TALBOTTON, Ga. -- There’s a community in Georgia still taking it day-by-day after an EF-3 tornado tore through town, changing lives forever.
It’s been nearly two weeks since the March 3 tornado that first struck down in Lee County, Alabama where it killed 23 people. When it left Alabama, it moved through Georgia leaving damage on a scale the locals had not yet experienced.
I’d never seen anything like it in my life. Despite a lifetime of seeing tornado damage on TV, I wasn’t prepared for how it felt to drive up on it.
This is a reflection of us being in that space after all of the news crews had left and as the people worked to create a new normal.
I’m the kind of journalist that spends more time in the newsroom than out in the field. For years I’ve sat in newsrooms as images and storytelling showed me the devastation, but that does not compare to driving up on it, standing in the middle of it and shaking the hands of the people living through it.
For the first time, I saw what recovery looks like once all the attention has turned somewhere else while the people affected the most continue to move forward. That movement is different for everyone. Each house has a different story about what that movement looks like and how long it will take.
Almost two weeks after a tornado formed in Alabama, taking lives and changing others forever before moving into Georgia, my husband and I packed a couple of saws and a wheel barrel into the hatchback and drove south.
This storm felt personal to me. Had it changed course even slightly, it could have hit the city where I grew up, where most of my family still lives.
When we arrived to Talbotton, Ga. we found the volunteer headquarters and met the friendly people who’ve been working constantly since the moment the storm moved through. This family said for the past 12 days, they’d only seen their home in darkness because they’ve left early and returned home late at night because there is so much to be done.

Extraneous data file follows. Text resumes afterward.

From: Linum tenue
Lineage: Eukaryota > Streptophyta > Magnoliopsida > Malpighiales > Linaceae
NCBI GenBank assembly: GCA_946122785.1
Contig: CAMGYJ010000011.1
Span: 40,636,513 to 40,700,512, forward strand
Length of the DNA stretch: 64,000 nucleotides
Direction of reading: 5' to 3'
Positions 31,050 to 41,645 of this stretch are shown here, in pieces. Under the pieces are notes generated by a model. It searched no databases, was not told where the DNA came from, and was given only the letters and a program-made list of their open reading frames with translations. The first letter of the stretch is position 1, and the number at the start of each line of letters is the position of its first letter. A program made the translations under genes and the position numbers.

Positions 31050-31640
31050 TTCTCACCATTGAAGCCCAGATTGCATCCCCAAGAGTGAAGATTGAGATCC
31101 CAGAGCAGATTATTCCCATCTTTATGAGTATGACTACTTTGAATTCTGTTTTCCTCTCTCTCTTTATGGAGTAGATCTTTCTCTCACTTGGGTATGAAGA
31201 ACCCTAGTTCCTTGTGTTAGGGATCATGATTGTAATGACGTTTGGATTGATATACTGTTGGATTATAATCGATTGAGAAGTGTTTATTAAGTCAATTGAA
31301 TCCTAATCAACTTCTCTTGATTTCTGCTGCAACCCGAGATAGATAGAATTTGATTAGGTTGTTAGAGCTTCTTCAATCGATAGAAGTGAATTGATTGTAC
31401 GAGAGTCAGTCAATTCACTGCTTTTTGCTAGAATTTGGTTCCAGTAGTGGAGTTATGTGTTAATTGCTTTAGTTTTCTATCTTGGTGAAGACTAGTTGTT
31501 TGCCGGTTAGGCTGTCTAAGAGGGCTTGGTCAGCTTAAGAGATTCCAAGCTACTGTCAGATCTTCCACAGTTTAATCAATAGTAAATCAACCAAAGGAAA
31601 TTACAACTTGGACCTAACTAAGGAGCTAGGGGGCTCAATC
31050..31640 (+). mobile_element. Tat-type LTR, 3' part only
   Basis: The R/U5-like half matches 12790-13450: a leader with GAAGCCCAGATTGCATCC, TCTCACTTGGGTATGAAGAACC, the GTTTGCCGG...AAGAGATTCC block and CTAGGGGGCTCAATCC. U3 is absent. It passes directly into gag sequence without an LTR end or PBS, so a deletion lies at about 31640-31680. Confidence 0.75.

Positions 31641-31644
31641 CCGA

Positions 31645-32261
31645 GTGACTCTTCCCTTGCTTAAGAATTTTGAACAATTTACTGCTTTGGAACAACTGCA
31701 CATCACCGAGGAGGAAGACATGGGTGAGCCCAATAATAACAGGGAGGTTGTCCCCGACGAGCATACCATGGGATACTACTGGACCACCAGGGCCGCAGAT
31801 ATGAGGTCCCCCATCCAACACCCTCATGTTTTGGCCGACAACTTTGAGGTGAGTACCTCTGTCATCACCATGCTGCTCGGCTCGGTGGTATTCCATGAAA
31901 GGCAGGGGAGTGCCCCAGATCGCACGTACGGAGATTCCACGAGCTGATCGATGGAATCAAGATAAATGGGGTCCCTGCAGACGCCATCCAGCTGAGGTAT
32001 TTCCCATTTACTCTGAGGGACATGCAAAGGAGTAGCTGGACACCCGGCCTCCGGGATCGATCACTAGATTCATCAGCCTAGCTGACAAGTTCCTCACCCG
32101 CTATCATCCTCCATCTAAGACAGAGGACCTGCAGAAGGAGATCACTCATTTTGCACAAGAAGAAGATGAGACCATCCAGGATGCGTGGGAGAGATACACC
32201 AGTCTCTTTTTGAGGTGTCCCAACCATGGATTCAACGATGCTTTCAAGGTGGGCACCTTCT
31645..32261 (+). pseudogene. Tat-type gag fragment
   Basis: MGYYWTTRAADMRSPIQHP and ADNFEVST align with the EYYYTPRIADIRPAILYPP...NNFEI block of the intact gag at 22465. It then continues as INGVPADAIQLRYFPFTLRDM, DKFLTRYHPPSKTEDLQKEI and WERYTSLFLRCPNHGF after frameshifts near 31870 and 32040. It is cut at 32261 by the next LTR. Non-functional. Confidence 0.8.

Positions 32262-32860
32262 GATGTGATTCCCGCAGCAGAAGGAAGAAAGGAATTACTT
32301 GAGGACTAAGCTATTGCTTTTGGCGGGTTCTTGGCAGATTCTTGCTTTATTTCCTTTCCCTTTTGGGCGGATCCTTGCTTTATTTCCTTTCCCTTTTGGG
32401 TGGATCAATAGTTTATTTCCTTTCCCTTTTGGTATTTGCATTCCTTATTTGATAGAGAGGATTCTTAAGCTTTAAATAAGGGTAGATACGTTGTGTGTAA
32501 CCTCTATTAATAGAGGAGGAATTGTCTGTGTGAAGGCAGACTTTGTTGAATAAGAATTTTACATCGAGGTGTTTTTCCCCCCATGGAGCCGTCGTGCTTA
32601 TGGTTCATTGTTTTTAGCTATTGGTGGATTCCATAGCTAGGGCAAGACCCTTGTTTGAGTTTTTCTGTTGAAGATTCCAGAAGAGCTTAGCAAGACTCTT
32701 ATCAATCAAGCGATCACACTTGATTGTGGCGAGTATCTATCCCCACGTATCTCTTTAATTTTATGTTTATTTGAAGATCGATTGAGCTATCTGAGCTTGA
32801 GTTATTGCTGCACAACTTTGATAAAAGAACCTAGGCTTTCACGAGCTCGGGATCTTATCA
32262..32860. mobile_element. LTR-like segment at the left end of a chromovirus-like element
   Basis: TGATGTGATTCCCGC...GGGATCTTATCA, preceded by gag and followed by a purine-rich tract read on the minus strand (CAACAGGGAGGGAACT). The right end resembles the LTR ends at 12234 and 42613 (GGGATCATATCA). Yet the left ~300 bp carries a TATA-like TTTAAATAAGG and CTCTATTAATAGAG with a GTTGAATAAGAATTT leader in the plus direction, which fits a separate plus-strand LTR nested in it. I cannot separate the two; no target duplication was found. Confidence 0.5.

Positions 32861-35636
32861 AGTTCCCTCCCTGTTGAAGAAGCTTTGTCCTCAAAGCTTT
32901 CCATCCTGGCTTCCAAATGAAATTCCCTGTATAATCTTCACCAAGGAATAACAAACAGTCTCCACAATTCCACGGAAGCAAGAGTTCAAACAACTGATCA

We got our assignment, a Vietnam veteran who lived alone with his bunnies and a really big dog named Puppy Love. The tornado left the elderly gentleman with a tree through the roof of his home. It also destroyed his Ford and left the homes he built for his bunny rabbits knocked over and covered in limbs and debris.
Talbotton bunny rescue mission
Some of the bunnies were trapped in their homes that were covered in tree limbs and turned on their sides. Other bunnies were hopping loose on his property and taking refuge under large tree trunks. He’d rescued some, but when we got there, two were hiding under a tree trunk, two were relatively safe in their toppled cage and two were inaccessible in their pins and trapped under wood and metal.
After earning his trust, my husband, a sweet young pregnant volunteer and I got to work. My husband made quick work of the limbs with his chainsaw and our new friend and I started clearing other parts of the yard until we could start reaching the bunnies.
The homeowner gave us very specific instructions on how to pick them up without hurting ourselves.
The EMA worker arranged for dog crates to come from Columbus to be temporary housing for the bunnies once we rescued them.
By the time it was time for us to leave, we’d gotten the two trapped bunnies free and we captured one of the loose ones.
That tornado left a spotty, ugly mark on this town. It’s the kind of inexplicable trauma that makes you angry because there was nothing anyone could have done about it. But anger didn’t live in Talbotton that Thursday. People weren’t angry; they were too busy for anger. There was a small army of volunteers working on homes and organizing donations. There was no anger, just good people and work to be done.
Kristen Reed is 11Alive's Managing Editor of Digital Content
HOW TO HELP TALBOTTON
Talbotton has a small army of volunteers sorting through the donations. The volunteer coordinators said there are a few items they could use more of:
- Laundry detergent
- Dish detergent
- Electrolyte drinks
The priority is clearing trees so anyone with a chainsaw is welcome to volunteer. Here is the contact information:
Phone: (706) 938-4184